For our RuneQuest Classic Kickstarter in 2016 Steve Perrin generously provided a personal account of his role in the genesis of the RuneQuest roleplaying game. Although at the time of the Kickstarter we publicly featured an excerpt of Steve's recollections, the full account was only ever published a high level backer item (in the RuneQuest Playtest Manuscript) and so only received limited circulation.
In memory of Steve, here we present his account in full as a six part series, offering his fascinating insights into the development of RuneQuest, the rules that cemented Steve Perrin as one of the most influential game designers of all time.
- Part One: "The Chaosium’s role playing game”
- Part Two: Any character can do anything
- Part Three: Ha Ha in the Basement
STEVE PERRIN: Creation of creatures for Glorantha occupied a fair amount of our attention, particularly when trying to figure out what to toss at play testers this week. Many had already been created by Greg either in his board games or in Wyrms Footnotes, which started as a fanzine supplement to White Bear and became the voice of Glorantha. Creatures like the Walktapus and Dragon Snails and Pumpkin Jack (appearing in RQ as Jack O’Bears – Pumpkin Jack’s spawn) first appeared in the pages of Wyrm’s Footnotes,along with character pieces so they could be added to the game(s). We rapidly realized that we had a multitude of very nasty creatures but not many run of the mill critters for beginning adventurers to deal with before they ran into the big guns.
I am not sure whether Greg Stafford came up with the Troll curse at this point, or it had been brewing back in his very creative mind from the first time he decided to put trolls into White Bear, or before. So now we had Trollkin (another name I came up with, though there might be parallel development in other areas).
We were also lacking some kind of Hobbit equivalent for those players who really insist on a challenge. Came the Ducks.
From the time White Bear & Red Moon came out, and perhaps before, Greg had a friendship with a talented miniatures sculptor named Neville Stocken. Neville may have created some of the prominent monsters of Glorantha by first dreaming up (literally in some cases) something like the Dragon Snail and then Greg including it into the bestiary. Neville’s company, Archive Miniatures, created many Gloranthan miniatures that Greg used to promote his board games at conventions.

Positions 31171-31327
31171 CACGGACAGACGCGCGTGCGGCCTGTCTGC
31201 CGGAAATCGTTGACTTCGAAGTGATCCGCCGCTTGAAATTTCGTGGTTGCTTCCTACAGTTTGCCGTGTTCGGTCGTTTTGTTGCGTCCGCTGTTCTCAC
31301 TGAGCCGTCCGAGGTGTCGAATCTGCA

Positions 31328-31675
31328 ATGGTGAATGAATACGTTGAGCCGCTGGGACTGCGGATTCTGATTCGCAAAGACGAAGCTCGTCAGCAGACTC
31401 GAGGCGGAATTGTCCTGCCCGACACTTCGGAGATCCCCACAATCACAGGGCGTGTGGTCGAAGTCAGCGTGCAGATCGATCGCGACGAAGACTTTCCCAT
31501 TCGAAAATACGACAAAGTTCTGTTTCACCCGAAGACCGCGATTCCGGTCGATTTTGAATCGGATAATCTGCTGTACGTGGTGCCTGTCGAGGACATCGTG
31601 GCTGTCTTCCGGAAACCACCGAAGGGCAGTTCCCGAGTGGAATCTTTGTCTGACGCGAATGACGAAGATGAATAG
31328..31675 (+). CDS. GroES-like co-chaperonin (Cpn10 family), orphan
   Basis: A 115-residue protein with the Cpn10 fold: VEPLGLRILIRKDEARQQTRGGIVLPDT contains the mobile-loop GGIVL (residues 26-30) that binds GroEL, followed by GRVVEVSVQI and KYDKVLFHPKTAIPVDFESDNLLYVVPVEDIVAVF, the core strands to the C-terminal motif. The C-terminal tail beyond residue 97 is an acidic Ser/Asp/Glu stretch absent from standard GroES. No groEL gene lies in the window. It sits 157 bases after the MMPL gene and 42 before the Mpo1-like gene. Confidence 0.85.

Among Neville’s creations was a two figure miniature set of Barbarian Duck and His Old Lady, taken rather closely from the cover of Howard the Duck #1. Marvel objected strenuously and immediately. Neville asked Greg to justify the Duck (anyone can do barbarian girls in chain mail bikinis) and now we had Ducks to essentially fill the hobbit niche in the Gloranthan mythological ecology.
The concept got a boost because one of the cities of Dragon Pass is called Duck Point. It got that name because when Greg was readying White Bear for initial release, he needed names for the cities he had been calling “City Number One,” etc. He asked each of the talented artists who had worked on the project with him to name a city. One of the artists, a definite fan of Carl Barks, pointed to one of the cities and said “That one is Duckburg.” Greg, not wanting Disney on his case, changed it to Duck Point.
But where did the ducks actually come from? An ancient curse is the accepted reason, but I always favored the story that I heard from Steve Lortz, Neville’ s assistant in the latter days of Archive Miniatures.
In ancient days, a cabal of sorcerers wanted to call up a giant fire-breathing Dragon to assist them in their conquests. However, they slipped a couple of decimal points and instead got 5,000 cigar-smoking male ducks, otherwise known as drakes.
One wonders how the race perpetuated itself, but maybe that’s where the barbarian girls in chain mail bikinis come in.
Another monster was based on an artistic creation, but this time the artist was my wife, Luise Perenne. She created a dynamic monochromatic cover for the first edition with an armored warrior woman dealing with a lizardy creature hanging on to her shield. For the second edition, she recreated the cover in color.
But we didn’t have lizard monsters. We had Dragonewts and Newtlings, but no dangerous just plain lizards. So Rock Lizards were born. We populated them in the ruins of Pavis and then came up with Cliff Toads to give them some challenge in their ecological niche.
Warren James helped with these critters and then came up with the Stake Snakes and their kin. Our Bestiary was unique for most games (though Tunnels and Trolls: Monsters, Monsters supplement had some of this) in that full characteristics were presented for each critter. A player could actually play a troll, or a broo, or a scorpion man, or an intelligent baboon, etc. Strictly speaking players could play dragon snails, though I have not heard of anyone trying it. More than one player has told me of campaigns that included no humans at all.
Next: An Ancient World Fantasy